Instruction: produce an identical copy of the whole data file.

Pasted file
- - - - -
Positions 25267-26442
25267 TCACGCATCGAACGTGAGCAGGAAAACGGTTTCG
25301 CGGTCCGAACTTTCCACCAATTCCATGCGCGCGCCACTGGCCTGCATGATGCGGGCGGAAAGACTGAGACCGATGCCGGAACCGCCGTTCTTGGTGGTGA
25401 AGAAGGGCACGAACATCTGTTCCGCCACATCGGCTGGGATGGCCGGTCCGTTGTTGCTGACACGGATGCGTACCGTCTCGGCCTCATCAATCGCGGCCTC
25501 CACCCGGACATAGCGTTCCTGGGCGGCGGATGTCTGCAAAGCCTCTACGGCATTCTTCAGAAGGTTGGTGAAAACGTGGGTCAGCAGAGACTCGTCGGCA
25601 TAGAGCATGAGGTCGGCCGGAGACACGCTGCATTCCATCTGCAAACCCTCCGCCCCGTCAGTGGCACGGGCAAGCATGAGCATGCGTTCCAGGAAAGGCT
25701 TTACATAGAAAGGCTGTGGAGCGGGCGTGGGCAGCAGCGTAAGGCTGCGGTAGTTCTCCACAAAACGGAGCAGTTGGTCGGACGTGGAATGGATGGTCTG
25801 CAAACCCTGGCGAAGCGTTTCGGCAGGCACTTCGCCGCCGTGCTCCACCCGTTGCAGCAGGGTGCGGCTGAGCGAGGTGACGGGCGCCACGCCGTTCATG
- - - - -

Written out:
Positions 25267-26442
25267 TCACGCATCGAACGTGAGCAGGAAAACGGTTTCG
25301 CGGTCCGAACTTTCCACCAATTCCATGCGCGCGCCACTGGCCTGCATGATGCGGGCGGAAAGACTGAGACCGATGCCGGAACCGCCGTTCTTGGTGGTGA
25401 AGAAGGGCACGAACATCTGTTCCGCCACATCGGCTGGGATGGCCGGTCCGTTGTTGCTGACACGGATGCGTACCGTCTCGGCCTCATCAATCGCGGCCTC
25501 CACCCGGACATAGCGTTCCTGGGCGGCGGATGTCTGCAAAGCCTCTACGGCATTCTTCAGAAGGTTGGTGAAAACGTGGGTCAGCAGAGACTCGTCGGCA
25601 TAGAGCATGAGGTCGGCCGGAGACACGCTGCATTCCATCTGCAAACCCTCCGCCCCGTCAGTGGCACGGGCAAGCATGAGCATGCGTTCCAGGAAAGGCT
25701 TTACATAGAAAGGCTGTGGAGCGGGCGTGGGCAGCAGCGTAAGGCTGCGGTAGTTCTCCACAAAACGGAGCAGTTGGTCGGACGTGGAATGGATGGTCTG
25801 CAAACCCTGGCGAAGCGTTTCGGCAGGCACTTCGCCGCCGTGCTCCACCCGTTGCAGCAGGGTGCGGCTGAGCGAGGTGACGGGCGCCACGCCGTTCATG